We also performed motif search analysis to identify TF binding sites in the enhancers which are either formed (de novo gained enhancers) or lost upon AngII treatment (de novo lost) from H3K27ac-enriched enhancers. Here, de novo gained enhancers were defined as the differentially enriched enhancers where AngII treated H3K27ac ChIP enrichment signals (ChIP vs. input) are more than 1.5 and Control H3K27ac ChIP enrichment signals are less than 1.1. Lost enhancers were regions where AngII-treated H3K27ac ChIP enrichment signals are less than 1.1 and Control H3K27ac ChIP enrichment signal are more than 1.5.
Association between lncRNAs and enhancers
To assess the significance of the overlap of key lncRNAs with enhancers, 10,000 simulations of proximity measurements were performed on randomly placed lncRNAs and enhancers in the rat genome. Specifically, 466 lncRNAs and 42,076 enhancers were first placed randomly across the 2,718,881,021 bp genome and then the number of overlaps between lncRNAs and enhancers was assessed. From this analysis, the empirical P-value for the 211 enhancers overlapping with lncRNAs was <0.0001.
Droplet digital PCR
ddPCR reactions (20 µl) were run using ddPCR Supermix for Probes (no dUTP) (Bio-Rad Inc., Hercules, CA), 50 ng of genomic DNA from either WT or lncAng383 KO cells, forward and reverse primers (900 nM) (genotyping primers) and FAM and HEX-labeled probes (250 nM) (FAM-TGCTTGGTACTGTCTTCAGTTTCTTGTATCCTCC-BHQ and HEX-TCTAGCATCCATGTTGGGCAGCTCTC-BHQ). ddPCR reactions and 70 µl of droplet generation oil (Bio-Rad) were used for droplet generation using QX200 droplet generator (Bio-Rad). 45 µl of droplet/oil mixture was transferred to a 96-well plate and amplification was performed in a T100 thermal cycler (Bio-Rad) using the PCR conditions (95 °C for 10 min; 40 cycles of 94 °C 30 s, 59 °C 1 min, 72 °C 2 min, 98 °C 10 min at 2 °C/s ramp rate and 4 °C ∞). After amplification, the PCR plate was read using the QX200 droplet reader (Bio-Rad). Finally, data were analyzed using QuantaSoft Analysis Pro software (Bio-Rad) to quantify the WT and deleted droplets.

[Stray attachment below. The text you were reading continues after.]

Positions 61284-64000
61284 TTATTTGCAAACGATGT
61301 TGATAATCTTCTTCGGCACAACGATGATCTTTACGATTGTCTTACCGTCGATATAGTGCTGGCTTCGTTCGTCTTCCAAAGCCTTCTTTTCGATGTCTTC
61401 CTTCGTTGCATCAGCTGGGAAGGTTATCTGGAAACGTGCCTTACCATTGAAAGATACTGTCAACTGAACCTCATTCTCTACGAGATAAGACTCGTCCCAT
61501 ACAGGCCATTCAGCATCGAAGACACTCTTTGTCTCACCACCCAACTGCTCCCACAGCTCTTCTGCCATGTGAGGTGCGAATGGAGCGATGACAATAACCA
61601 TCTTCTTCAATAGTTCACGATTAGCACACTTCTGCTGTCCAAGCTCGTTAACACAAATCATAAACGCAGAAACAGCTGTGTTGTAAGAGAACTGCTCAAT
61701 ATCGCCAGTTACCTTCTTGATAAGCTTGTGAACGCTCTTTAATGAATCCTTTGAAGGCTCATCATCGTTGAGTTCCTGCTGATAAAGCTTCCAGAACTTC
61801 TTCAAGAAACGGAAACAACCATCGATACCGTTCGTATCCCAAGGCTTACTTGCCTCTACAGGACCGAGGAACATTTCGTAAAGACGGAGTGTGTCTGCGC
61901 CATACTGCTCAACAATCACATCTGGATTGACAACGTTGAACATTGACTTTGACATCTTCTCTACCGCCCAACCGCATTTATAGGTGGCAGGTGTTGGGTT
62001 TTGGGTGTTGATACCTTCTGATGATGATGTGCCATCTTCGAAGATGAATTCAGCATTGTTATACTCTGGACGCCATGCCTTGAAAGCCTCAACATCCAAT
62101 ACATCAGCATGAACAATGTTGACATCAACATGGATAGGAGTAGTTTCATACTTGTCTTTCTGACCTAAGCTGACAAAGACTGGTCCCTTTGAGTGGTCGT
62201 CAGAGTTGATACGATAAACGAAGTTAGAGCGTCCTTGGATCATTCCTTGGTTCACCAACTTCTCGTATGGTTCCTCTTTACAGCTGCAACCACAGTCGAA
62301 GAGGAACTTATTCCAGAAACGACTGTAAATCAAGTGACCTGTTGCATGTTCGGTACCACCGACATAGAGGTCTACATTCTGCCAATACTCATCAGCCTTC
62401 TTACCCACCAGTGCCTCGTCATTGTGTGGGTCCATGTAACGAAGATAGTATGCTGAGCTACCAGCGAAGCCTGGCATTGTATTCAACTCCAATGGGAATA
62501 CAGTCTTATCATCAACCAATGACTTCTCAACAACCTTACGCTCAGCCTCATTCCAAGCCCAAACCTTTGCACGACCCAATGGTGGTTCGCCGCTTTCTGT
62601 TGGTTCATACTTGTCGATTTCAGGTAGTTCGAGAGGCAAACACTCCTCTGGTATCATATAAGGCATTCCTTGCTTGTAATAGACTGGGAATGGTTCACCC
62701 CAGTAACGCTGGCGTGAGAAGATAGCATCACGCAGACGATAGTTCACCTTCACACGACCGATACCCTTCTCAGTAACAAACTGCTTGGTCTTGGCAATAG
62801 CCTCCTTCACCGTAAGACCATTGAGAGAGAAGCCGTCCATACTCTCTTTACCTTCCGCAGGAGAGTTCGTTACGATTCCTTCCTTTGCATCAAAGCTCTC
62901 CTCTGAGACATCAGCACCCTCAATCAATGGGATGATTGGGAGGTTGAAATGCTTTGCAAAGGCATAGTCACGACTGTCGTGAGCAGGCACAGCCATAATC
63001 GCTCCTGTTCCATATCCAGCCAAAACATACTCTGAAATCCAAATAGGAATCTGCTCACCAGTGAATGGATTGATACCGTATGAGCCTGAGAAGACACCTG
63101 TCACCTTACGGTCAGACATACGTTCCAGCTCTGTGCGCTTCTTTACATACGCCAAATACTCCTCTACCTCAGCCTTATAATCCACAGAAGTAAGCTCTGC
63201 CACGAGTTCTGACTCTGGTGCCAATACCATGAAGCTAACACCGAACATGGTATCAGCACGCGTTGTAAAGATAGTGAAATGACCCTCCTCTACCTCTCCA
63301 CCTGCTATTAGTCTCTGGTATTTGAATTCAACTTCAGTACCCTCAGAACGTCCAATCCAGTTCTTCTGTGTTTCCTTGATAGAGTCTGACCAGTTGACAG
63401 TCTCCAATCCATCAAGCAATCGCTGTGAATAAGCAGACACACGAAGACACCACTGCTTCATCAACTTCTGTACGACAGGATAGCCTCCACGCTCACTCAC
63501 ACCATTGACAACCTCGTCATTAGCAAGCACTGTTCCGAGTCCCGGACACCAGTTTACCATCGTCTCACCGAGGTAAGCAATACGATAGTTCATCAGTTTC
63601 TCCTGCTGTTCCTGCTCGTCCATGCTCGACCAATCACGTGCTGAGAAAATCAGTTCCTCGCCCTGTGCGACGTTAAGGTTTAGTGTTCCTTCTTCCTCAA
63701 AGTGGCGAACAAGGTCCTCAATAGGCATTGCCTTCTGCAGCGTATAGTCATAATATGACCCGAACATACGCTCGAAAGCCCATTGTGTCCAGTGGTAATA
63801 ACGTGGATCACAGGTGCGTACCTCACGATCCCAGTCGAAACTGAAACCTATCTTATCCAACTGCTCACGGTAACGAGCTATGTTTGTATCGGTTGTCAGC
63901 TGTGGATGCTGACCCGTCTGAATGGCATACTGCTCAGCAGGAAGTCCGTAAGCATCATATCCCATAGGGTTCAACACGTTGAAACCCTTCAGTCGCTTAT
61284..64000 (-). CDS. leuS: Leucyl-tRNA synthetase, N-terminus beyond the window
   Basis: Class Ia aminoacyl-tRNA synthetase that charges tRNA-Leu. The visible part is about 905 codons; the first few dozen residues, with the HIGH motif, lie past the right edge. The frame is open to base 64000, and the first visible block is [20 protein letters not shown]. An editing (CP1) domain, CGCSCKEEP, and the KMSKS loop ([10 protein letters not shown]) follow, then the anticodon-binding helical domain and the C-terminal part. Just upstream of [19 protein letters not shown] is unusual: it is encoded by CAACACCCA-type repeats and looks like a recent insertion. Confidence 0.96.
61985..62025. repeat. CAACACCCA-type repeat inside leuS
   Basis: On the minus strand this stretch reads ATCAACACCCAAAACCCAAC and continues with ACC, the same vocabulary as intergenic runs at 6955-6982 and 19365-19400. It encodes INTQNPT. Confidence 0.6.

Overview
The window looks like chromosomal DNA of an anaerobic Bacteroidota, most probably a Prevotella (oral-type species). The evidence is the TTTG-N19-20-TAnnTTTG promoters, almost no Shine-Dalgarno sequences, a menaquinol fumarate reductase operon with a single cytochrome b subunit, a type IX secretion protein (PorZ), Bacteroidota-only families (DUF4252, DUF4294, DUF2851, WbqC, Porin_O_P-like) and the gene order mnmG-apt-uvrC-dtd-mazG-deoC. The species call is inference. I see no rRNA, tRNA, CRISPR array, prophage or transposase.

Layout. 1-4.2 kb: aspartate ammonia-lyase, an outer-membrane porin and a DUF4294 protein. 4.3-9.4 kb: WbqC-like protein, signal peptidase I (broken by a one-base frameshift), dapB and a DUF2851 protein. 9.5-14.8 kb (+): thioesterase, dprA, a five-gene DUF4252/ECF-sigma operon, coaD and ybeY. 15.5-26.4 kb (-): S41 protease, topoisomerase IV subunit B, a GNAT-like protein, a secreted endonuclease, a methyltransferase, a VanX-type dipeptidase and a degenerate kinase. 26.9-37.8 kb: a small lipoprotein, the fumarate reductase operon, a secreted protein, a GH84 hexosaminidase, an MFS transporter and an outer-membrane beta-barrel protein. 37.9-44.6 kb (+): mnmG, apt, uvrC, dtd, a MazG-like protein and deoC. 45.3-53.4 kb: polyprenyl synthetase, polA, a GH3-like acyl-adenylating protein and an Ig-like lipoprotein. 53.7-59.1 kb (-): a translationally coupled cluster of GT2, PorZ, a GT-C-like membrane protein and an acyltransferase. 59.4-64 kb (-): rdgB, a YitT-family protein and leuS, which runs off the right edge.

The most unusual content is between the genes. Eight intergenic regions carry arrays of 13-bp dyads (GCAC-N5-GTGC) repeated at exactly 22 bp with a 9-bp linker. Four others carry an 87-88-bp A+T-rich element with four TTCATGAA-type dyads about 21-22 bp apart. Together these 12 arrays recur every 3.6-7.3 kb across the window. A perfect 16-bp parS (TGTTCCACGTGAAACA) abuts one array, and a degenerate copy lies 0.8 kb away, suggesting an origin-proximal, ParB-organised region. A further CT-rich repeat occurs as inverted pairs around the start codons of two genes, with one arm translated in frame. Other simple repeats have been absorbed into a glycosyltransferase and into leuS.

Identification of SNPs overlapping with enhancers
Homologous regions of the human genome to the rat enhancers were first identified using liftOver tool55. GWAS SNPs (http://www.ebi.ac.uk/gwas/) overlapping these regions were filtered and SNPs associated with cardiovascular-related diseases were highlighted.
IPA software (http://www.ingenuity.com/products/ipa) was used to perform network analysis on the set of genes that were enhancer-associated and differentially expressed upon AngII treatment to identify enriched canonical pathways, molecular functions, and biological processes (BH adjusted P < 0.05).
Functional annotation of H3K27ac enhancers (upregulated and downregulated) was performed using GREAT (http://bejerano.stanford.edu/great/public/html/input.php) tool. Since, GREAT tool does not support rat genome, orthologous mouse enhancers were identified using the liftOver tool55 from UCSC genome browser and analyzed with the Basal plus extension association rule using whole mouse genome as background36.
Gene set enrichment analysis
The log2 fold change values of differentially expressed genes associated with AngII-upregulated enhancers was used for pre-ranked GSEA35 using the biological process and TF gene sets. Significantly enriched gene sets (empirical P < 0.05 based on gene sets permutation (n = 1000)) were used to generate a bubble plot with differentially regulated genes (absolute log2 fold change ≥0.5). The size of the bubble represents the number of genes with altered expression within each gene set and the axes represent the average log2 normalized gene expression.
Identification of SEs
SEs were identified using ROSE22,41 algorithm, using enhancers defined as regions overlapping H3K27ac and H3K4me1 for ctrl and AngII data sets. For BRD4 data sets, enhancers were defined as BRD4 peaks identified using MACS2 (see ChIP-seq data analysis section).
AngII gained and lost SEs
AngII gained and lost SEs were identified as described earlier23 using H3K27ac signals. In brief, background subtracted ChIP-seq signal (reads per million) of H3K27ac was calculated at all the enhancers considered SE in at least one condition. Gained SEs were defined as those with fold change in signal ≥2 after AngII treatment and lost SEs were defined as those with fold change ≤0.5 after AngII treatment. Similarly, background subtracted ChIP-seq signal of BRD4 was also calculated for the AngII gained and lost SE regions.
Heatmaps for the H3K27ac and BRD4 occupancy at the differential SEs and at promoters of proximal genes were made using NGS plot68.
Motif analysis from AngII gained and lost SEs
Motif analysis was performed using HOMER69 with SEs gained or lost upon AngII treatment as input. Both de novo and known motifs were considered.